But there was no guarantee before they left. After making a name for himself in the World Cup series, Sates was selected as a Fina ambassador for the World Short Course Championships in Abu Dhabi, from 16 to 21 December 2021.
That meant, unlike his teammates who had to cough up R25 000 of their own money to represent their country, his costs would be covered for once. But the Covid-19-induced travel ban imposed on South Africa after the discovery of the Omicron variant meant the young swimmer could not travel to Abu Dhabi after all.
As a result, he missed out on the prize money on offer, which was higher than it has ever been. The new president of Fina, Husain Al-Musallam, made good on his promise to put athletes first. He had announced a prize purse of $2.8 million [about R42 million] with a $50 000 [R754 805] bonus on offer for world-record breakers. That is after the lucrative breakaway International Swimming League (ISL) was launched in 2019, putting pressure on the international body.
“Financially, I think the ISL changed a few things. So, Fina had to relook at everything and I think they’ve done well, looking at the prize money,” said Riddin.
While the in-form Sates was devastated to miss out on another chance to perform on the world stage, he’s grateful for the World Cup experience where the financial incentives came as a massive relief.
“I come from a very humble home and my mom, sister and I struggle from day to day,” he said. “My mom does her best to provide me with what I need to perform at this level but that all comes with financial stress. I feel relieved and happy that now we can sit down and put a plan together going forward.”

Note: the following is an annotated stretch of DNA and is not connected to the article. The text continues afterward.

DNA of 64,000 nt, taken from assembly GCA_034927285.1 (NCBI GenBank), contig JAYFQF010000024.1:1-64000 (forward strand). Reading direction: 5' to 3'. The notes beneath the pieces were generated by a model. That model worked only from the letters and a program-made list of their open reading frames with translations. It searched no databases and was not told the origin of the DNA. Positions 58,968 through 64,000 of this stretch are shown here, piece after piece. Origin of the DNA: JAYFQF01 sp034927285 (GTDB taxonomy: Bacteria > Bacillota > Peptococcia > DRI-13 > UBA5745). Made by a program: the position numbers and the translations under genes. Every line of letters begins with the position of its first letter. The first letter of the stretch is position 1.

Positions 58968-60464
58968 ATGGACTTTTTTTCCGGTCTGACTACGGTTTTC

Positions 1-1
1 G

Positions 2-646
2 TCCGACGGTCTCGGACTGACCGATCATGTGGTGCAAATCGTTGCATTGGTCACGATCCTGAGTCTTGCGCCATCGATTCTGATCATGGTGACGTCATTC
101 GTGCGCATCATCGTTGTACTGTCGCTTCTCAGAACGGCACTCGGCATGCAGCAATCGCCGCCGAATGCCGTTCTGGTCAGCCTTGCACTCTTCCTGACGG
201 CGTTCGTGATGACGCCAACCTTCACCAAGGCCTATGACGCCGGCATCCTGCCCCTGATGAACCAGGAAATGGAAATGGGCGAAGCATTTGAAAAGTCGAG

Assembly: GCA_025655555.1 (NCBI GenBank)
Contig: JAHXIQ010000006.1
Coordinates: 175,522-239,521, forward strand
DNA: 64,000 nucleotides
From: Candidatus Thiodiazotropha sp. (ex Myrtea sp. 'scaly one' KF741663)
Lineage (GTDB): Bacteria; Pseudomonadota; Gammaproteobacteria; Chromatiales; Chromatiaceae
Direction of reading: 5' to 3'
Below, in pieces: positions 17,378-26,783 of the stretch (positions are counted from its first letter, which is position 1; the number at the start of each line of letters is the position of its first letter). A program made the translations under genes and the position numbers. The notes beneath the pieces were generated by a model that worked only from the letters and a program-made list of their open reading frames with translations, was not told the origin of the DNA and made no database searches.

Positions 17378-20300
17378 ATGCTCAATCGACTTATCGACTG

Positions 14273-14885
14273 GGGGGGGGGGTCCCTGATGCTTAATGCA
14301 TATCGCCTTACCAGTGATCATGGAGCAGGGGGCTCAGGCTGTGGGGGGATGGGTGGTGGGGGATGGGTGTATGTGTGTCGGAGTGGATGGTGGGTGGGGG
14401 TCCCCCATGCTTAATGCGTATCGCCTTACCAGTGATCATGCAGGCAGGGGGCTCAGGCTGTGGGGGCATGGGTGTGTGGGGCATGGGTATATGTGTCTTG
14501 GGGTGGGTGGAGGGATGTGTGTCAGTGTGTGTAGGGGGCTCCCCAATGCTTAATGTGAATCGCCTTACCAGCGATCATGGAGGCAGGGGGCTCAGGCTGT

The reality for the future is that while his performance at these most recent World Cups was impressive, potential major sponsors in South Africa only really take notice once a swimmer has performed at Olympic level.
But Sates has shown he is well on his way to achieving that. His fellow World Cup champions have been hugely impressed by what they have seen so far.
“I thought Matt’s performances were magnificent. It is easy to forget that he is only 18 years old. He went head-to-head with Olympic champions and came out on top a few times. I think the racing was invaluable to his confidence and evolution as a swimmer,” said Neethling.
Le Clos, who trained with Sates for a few weeks before the Olympics, added: “Matt’s performances were nothing short of remarkable. Truly one of the really special performers I’ve seen in recent years. His 200 freestyle in particular – the one I watched in Berlin – was a huge shock. He swam one of the fastest times in history and he beat one of the best racers ever.
“I could have told you guys he was going to be something special a couple of months ago when we trained together. But he’s really surprised everyone and he’s come to the world-class level a bit earlier than expected. So, congratulations to him.”
‘I could not be prouder’
For Sates himself, it is all still sinking in.